Clubhouses Help Create Course Atmosphere
by Keasha Palmer
When you think about it, after the course itself, the most important feature of any club is its clubhouse. It not only adds to the personality and atmosphere of a course, but, as Jerry Roberson of the recently opened Boulder Creek GC in Grand Rapids said recently, "It's part of the whole experience."
And while Michigan clubhouses come in a huge variety of sizes, shapes and designs, there's one thing they all have in common: they're designed with golfers in mind. The building, the views, the decor, the furniture, even the paintings are carefully chosen to reflect what members or guests will like. Michigan Golfer talked to several club owners and managers to see what went into the creation of their clubhouses.
Tucked between Lake Mecosta and Canadian Lakes and styled after an 18th century French country manor, the St. Ives clubhouse was designed "to make golfers feel comfortable," said co-owner Judy Browning, "and also to be extremely flexible_so when we have several events going on at the same time, we can accommodate everyone." Consequently, the rooms are easily accessible for crowd flow, with double French doors and wide openings. They're also very versatile_the large entrance hall, for example, can also be used for dancing, card playing or buffets. "Even if the whole clubhouse is taken over, you can mix and mingle and move back and forth. I think the members like it a lot," she added.
"Very traditional and very elegant" is how pro Doug White described the new clubhouse at Barton Hills, established in 1919. Although the 47,000+ square foot building was completed in 1992, "we wanted it to have the feeling that it's been here a lot longer," he said. On the main floor mahogany paneling, a marble top bar, leather furniture and a fantastic view of the course ("The bar is dead center on the 18th green.") all add to the atmosphere. A downstairs grill is a bit more casual. "A great course and modern facilities_it's a hard package to beat," said White. Fittingly, Barton Hills will host the U.S. Women's Amateur this summer. Players and visitors will surely be impressed with what they'll see on and off the course.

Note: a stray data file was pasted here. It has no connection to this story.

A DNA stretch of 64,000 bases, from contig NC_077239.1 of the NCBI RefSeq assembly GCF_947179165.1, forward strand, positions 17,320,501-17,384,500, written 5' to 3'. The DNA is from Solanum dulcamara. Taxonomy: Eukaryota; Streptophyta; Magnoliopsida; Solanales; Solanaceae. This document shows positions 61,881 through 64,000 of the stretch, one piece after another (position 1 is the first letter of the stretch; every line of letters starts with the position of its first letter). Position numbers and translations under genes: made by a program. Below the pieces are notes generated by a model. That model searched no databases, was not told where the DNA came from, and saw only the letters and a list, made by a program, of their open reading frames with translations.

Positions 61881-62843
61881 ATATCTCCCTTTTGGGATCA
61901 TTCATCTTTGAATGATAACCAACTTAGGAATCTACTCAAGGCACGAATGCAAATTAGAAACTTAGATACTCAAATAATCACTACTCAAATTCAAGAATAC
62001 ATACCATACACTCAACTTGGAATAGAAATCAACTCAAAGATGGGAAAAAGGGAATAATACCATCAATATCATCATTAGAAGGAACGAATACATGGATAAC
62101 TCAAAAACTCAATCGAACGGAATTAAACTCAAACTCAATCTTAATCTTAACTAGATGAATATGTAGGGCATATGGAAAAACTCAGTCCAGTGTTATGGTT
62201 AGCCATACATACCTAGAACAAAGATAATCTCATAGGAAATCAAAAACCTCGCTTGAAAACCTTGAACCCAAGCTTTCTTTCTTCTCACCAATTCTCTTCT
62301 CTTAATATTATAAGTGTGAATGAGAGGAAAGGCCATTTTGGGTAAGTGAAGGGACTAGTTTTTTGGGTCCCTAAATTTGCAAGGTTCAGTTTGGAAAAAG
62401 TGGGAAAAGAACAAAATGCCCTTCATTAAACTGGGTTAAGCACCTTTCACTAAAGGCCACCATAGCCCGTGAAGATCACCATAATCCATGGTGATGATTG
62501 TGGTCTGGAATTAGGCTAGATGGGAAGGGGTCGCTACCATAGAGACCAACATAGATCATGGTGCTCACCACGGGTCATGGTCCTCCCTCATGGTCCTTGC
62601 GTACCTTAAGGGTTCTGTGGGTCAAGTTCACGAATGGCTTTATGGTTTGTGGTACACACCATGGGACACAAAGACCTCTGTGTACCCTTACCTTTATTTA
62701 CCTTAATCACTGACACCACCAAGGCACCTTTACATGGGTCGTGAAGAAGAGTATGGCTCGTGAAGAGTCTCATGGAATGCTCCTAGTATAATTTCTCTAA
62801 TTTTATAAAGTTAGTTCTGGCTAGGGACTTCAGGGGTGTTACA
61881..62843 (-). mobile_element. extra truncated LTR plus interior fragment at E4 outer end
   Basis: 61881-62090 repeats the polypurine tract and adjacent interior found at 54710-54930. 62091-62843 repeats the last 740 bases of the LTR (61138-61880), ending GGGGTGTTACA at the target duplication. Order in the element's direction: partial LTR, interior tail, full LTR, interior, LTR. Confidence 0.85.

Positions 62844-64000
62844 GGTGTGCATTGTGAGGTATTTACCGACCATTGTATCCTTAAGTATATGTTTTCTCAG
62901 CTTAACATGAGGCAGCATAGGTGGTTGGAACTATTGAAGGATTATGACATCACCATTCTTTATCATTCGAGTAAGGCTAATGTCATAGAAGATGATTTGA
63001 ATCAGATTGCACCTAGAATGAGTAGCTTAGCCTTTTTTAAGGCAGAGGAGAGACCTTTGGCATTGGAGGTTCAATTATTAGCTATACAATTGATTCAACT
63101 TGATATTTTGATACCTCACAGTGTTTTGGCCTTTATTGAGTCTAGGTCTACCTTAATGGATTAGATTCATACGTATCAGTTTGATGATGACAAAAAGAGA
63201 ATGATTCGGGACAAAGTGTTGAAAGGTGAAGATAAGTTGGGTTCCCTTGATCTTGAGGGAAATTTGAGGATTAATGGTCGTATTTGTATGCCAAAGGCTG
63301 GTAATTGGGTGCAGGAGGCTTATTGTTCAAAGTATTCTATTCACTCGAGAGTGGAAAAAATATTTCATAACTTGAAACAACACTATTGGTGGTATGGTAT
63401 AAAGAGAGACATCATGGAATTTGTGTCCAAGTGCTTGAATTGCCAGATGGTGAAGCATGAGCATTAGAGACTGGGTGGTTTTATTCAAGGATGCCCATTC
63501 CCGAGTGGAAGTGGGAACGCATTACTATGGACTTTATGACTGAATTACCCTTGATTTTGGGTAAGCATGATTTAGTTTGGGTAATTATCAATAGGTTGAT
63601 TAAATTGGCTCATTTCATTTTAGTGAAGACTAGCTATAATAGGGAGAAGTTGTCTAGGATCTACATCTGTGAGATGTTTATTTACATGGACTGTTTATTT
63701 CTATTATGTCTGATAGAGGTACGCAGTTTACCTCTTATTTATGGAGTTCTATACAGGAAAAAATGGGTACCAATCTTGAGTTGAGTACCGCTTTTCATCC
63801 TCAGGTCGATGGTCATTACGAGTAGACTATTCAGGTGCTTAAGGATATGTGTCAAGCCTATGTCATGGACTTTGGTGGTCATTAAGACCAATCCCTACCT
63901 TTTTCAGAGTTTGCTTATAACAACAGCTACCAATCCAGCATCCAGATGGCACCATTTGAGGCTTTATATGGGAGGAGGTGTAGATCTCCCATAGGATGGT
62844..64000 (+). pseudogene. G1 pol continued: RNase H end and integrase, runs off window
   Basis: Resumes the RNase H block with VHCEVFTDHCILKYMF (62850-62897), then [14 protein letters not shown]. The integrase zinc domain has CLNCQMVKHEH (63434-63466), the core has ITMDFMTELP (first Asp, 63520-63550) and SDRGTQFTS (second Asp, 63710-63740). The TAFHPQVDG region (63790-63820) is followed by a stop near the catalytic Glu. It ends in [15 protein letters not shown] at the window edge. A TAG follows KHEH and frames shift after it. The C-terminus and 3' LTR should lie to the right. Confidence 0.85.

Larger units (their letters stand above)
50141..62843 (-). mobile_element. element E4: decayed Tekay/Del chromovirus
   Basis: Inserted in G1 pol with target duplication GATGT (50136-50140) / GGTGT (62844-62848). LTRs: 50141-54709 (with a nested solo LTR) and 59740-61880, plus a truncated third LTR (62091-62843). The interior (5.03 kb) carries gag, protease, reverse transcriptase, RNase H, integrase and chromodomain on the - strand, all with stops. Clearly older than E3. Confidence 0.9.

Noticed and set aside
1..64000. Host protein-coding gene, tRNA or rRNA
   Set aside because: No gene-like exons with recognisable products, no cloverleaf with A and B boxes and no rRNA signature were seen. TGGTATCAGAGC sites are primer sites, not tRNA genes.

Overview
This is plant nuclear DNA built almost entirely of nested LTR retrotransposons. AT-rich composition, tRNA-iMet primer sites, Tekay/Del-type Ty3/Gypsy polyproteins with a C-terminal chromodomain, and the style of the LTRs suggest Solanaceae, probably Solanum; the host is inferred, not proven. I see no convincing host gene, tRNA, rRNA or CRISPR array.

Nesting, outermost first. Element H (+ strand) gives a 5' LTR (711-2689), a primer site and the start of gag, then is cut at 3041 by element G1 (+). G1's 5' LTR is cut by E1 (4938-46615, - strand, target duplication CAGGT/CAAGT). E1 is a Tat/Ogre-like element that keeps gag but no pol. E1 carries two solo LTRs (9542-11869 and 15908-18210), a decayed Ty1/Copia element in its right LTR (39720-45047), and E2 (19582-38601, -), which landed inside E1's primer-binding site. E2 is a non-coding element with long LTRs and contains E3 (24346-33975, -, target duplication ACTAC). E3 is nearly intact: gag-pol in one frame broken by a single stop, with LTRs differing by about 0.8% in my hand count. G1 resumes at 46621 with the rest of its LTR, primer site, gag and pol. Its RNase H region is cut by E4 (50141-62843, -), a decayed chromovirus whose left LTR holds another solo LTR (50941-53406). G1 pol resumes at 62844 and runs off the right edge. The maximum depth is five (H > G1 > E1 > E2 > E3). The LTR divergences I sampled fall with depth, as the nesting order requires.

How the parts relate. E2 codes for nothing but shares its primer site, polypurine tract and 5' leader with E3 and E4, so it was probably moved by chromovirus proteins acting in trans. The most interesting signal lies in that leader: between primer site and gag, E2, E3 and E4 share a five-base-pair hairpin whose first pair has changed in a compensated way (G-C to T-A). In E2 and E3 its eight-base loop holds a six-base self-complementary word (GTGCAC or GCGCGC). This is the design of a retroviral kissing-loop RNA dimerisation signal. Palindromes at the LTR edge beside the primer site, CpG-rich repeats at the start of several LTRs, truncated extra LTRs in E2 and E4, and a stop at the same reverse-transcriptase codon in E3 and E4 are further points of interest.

One of the most unusual clubhouse designs is found at Elk Ridge. Called "pods" these octagonal buildings were actually inspired by Native American teepees. "We were using lots of Native American artifacts from around this area to decorate the inside," said General Manager Scott Landane, "so it was only natural." Although the many angles first challenged him on matters of storage, White said the buildings have turned out to be great. "And the owners didn't spare any expense as far as furnishings, all the way from granite countertops to the accessories," he said. An outside deck on the back side gives players a chance to sit back and enjoy the surroundings after a round. "The property here is just magnificent," said Landane.
Look closely: can you tell what the weathervane is atop the roof at Dunes Club? "It's a bent golf club -- our logo," explained Pro/Club Manager, Don Hettinga, "which gives you some idea of how hard our course is." Designed to be "low key, casual and very relaxed," this is not your typical country club. Standard kitchen fare is hot dogs and brats. "People here are very down to earth," said Hettinga, "mostly coming from Chicago on weekends." No tee times, no carts and very few rules, he said. "Just fabulous, fabulous golf." The clubhouse at The Dunes Club epitomizes functional, clean and minimalist design at its best; nothing too fancy but still refined in an understated way.